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make your day dance

Stunning silences, astonishing pauses

March 30th, 2011 · 5 Comments · Tags: ·

So here’s the post that’s been in my head for a couple of months, even though I’ve been too busy to get it down.  Now’s a good time for it, since I’ve been reflecting today on what it was like when I started teaching students with Autism.

The stunning silence happened back in January. I was working with all of my students on percussion, so my students with Autism were drumming too. Drumming with them involves a lot of disorganized noise. We worked on playing & stopping, playing & stopping, playing & stopping, but the stopping didn’t happen much. We worked on taking turns & listening to each other, but taking turns required moving the drum away from a few kids when it wasn’t their turn. We worked on rhythms, playing a simple rhythm over & over & over again while some of them came in & out of the groove. It was in the second week of drumming that a stopping moment came & they all stopped! There was absolute silence. And it happened again. And again. And again. That was a good day.

The following week, when we returned to dancing, an astonishing pause came in the middle of a “freeze” dance. The music stopped & they all stopped moving! Several were frozen with tension & intention, clearly having made their body stop. Others looked sort of tentative, almost like they had stopped by accident, with their internal juices still flowing, but on the outside they were no longer traveling. They were stopped. And it happened again. And again.

Nowadays, most days are amazing. Because we’re dancing together, as we never did last year…

  • During a partner rhyme, there’s one boy who has always done it with me, while others ignored us or did something alone. Lately, most of them are paired & moving with the rhythm.
  • The older class has an activity with an elastic band, where one student dances freely in the middle while the rest of us pull the elastic into a giant circular space for dancing. They take turns being in the middle, letting the circle shrink in order to change dancers.
  • During our closing yoga, I look around & all of the students are doing something related to the position.

There’s a long way to go, but we’ve come so far!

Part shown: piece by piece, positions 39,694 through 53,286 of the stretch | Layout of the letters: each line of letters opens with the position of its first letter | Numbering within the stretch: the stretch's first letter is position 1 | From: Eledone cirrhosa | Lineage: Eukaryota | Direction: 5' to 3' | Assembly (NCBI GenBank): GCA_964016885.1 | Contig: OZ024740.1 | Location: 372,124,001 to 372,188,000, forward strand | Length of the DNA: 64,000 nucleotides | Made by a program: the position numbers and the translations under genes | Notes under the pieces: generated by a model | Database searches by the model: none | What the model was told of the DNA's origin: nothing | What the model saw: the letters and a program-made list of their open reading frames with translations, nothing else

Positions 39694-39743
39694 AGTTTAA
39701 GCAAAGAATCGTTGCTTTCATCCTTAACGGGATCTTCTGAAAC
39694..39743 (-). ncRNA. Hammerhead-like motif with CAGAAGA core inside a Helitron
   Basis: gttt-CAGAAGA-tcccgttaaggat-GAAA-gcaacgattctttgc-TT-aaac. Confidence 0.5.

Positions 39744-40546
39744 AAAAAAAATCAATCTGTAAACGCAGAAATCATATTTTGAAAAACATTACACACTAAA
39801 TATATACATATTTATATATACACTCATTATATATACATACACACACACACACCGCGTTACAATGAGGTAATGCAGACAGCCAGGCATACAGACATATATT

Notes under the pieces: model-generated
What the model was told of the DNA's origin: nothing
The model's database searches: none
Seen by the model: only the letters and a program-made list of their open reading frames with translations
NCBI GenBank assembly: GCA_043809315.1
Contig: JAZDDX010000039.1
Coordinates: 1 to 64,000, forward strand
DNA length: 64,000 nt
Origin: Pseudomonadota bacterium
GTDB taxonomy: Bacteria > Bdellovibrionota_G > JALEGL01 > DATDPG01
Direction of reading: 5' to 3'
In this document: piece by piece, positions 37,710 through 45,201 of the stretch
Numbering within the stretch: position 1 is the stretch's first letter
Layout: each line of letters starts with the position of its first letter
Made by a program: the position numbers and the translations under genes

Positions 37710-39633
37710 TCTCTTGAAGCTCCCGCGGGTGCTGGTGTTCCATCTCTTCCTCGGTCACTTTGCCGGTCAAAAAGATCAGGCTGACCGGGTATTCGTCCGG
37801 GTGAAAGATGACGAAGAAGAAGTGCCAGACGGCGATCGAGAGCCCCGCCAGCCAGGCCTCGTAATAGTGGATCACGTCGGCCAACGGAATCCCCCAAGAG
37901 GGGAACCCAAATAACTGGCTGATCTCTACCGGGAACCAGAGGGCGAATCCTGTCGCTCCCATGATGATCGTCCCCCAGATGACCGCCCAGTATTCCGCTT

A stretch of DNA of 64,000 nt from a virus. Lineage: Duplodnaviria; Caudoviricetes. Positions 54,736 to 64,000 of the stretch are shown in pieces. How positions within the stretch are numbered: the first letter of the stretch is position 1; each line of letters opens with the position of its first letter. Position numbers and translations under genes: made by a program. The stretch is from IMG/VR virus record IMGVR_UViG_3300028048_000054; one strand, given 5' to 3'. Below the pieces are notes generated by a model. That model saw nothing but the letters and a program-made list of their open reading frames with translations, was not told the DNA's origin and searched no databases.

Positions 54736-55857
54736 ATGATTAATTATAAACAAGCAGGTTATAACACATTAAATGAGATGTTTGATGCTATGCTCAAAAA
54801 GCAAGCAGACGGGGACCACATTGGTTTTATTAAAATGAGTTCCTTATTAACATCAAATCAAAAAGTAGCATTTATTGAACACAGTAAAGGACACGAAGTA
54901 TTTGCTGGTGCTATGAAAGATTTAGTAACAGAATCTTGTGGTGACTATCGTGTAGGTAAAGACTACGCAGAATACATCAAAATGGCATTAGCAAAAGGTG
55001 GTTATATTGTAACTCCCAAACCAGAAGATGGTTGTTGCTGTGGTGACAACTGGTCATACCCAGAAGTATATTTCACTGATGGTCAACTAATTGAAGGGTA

5 Comments so far ↓

  • Malke

    Oh my gosh, this is an amazing thing to read! It strikes me that you’ve given them a chance to be social and express themselves in a symbolic and kinesthetic realm without the pressures of how we usually expect kids to interact (looking someone in the eye, no body movements, appropriate use of verbal language, etc.)

    Just amazing! :)

  • megrm

    It’s been an amazing thing to experience! I think the concept of “parallel play” pretty well fits what we’re doing — and it feels like a huge step forward. It’s a good insight you have about the fact that I’m not requiring either eye contact or much direct interaction. Thanks!

  • Kerry Bevens

    I just started a class for autistic children and your post has really inspired me. The kids are 7-10. Any help that you could give woulde be great for structure.!! Thanks

  • megrm

    Hi Kerry — It’s great that you’ve gotten started, and I’m happy if anything I’ve said helps. The post right before this is a little about structure… I always start with a warm-up; I always do developmental movements (cross-lateral crawl & body half); we do a pause dance; I have a couple of folk dances (solo ones that I’ve modified to practice locomotor skills); a prop dance; and we finish with a yoga sequence. When I first started, an obstacle course figured large, with me leading them one by one through the obstacles. Don’t be afraid to repeat, with little changes each time. Keep me posted!

  • megrm

    Kerry, more… What I’ve neglected to tell you is that ANY lesson plan I create follows a consistent pattern: warm-up, concept development (identifying & focusing on one dance element), guided exploration, skill development and/or independent exploration, creative work or choreography & cool-down. Differences for classes of students with Autism: for the warm-up, I’m working on their overall body organization & developmental movements; it took me 15 months to be able to start focusing on concepts; lacking the ability to develop concepts, the skill development/independent exploration section focus on locomotor skills, turn-taking, navigation with props & obstacles; the creative part is free dance with a prop like a hula hoop; and the cool-down is always the same yoga sequence. See Anne Green Gilbert’s book on Brain Compatible Dance Education for structuring your lesson plan, and then give yourself the latitude to vary wildly with your Autistic students!